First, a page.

Over the last two decades there has been a remarkable shift in the composition of domestic government debt in Kenya, with long-term debt instruments (bonds) increasingly preferred to short-term debt (T-Bills).
The financial market in Nairobi is telling us a thing or two about creditors’ perceived time horizon of the Kenyan government; and Treasury’s capacity for credible commitment.
Source: The World Bank
For curious readers, I would argue that the explanation for this structural change (especially after 2003) is more Stasavage than North and Weingast.
The following campaign message by Martha Karua, a presidential candidate in Kenya’s election in March of 2013, highlights the material value of the Kenyan presidency.
“Tufanye hesabu tena…Let’s count the cost and keep all of us accountable. A recent research suggested that some presidential candidates will spend as much as Ksh. 11 billion shillings ($130 million) each to try and capture the presidency. Now, at around Ksh. 3.2 million a month including allowances, the President of Kenya earns Ksh 38.4 million ($452,000) a year, much more than what President Obama, the German Chancellor and the PM of England earn, and which translates to Ksh. 192 million in a five year term. So in one five year term, the most a president can hope to earn is around Ksh. 192 million, quite a substantial sum by world standards.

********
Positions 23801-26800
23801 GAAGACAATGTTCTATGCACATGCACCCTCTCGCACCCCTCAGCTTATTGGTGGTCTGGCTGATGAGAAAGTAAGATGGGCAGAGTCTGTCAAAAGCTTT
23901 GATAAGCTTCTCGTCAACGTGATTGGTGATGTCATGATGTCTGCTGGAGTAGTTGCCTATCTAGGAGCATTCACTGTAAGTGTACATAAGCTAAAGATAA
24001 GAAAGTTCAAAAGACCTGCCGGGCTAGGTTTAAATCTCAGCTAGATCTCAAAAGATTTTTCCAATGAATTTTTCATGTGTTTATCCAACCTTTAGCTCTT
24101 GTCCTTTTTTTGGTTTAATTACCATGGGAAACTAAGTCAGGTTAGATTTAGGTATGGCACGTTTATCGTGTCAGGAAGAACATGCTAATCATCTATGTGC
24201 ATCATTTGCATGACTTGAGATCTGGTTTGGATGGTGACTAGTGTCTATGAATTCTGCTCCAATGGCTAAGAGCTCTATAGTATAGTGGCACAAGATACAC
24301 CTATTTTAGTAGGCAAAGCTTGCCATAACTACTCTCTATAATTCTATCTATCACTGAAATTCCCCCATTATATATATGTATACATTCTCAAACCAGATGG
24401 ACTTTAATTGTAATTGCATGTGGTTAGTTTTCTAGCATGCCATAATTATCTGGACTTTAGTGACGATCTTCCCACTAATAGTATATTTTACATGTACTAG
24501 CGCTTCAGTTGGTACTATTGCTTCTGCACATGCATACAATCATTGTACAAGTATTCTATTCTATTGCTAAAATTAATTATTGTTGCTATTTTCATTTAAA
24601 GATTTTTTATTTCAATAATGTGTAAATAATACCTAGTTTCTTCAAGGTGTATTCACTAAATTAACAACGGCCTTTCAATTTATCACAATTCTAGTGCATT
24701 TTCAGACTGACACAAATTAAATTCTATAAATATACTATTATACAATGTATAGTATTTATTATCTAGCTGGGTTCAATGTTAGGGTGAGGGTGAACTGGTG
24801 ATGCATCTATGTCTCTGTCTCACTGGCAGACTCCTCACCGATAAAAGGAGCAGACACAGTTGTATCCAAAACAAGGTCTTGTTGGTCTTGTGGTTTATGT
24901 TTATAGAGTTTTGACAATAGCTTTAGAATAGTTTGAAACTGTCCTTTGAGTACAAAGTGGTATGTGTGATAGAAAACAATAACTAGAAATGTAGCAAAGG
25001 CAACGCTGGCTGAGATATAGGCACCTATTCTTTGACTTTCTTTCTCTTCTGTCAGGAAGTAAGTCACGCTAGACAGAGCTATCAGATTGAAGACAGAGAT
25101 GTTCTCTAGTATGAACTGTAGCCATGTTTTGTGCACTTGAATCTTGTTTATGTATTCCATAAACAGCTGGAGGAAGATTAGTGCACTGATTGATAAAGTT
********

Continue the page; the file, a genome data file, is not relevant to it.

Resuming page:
My question; why would anyone spend Ksh. 11 billion to only earn Ksh. 192 million? Does this math add up to you dear Kenyans? How would that individual be hoping to recover the remaining Ksh. 10.78 billion to cover their campaign expenses including buying of votes and bribery? The answer is simple! Corruption and impunity! Inflated government tenders to well connected family and friends. These inflated tenders drive the cost of living for all Kenyans sky high, the very reason ordinary Kenyans can barely make ends meet last 49 years!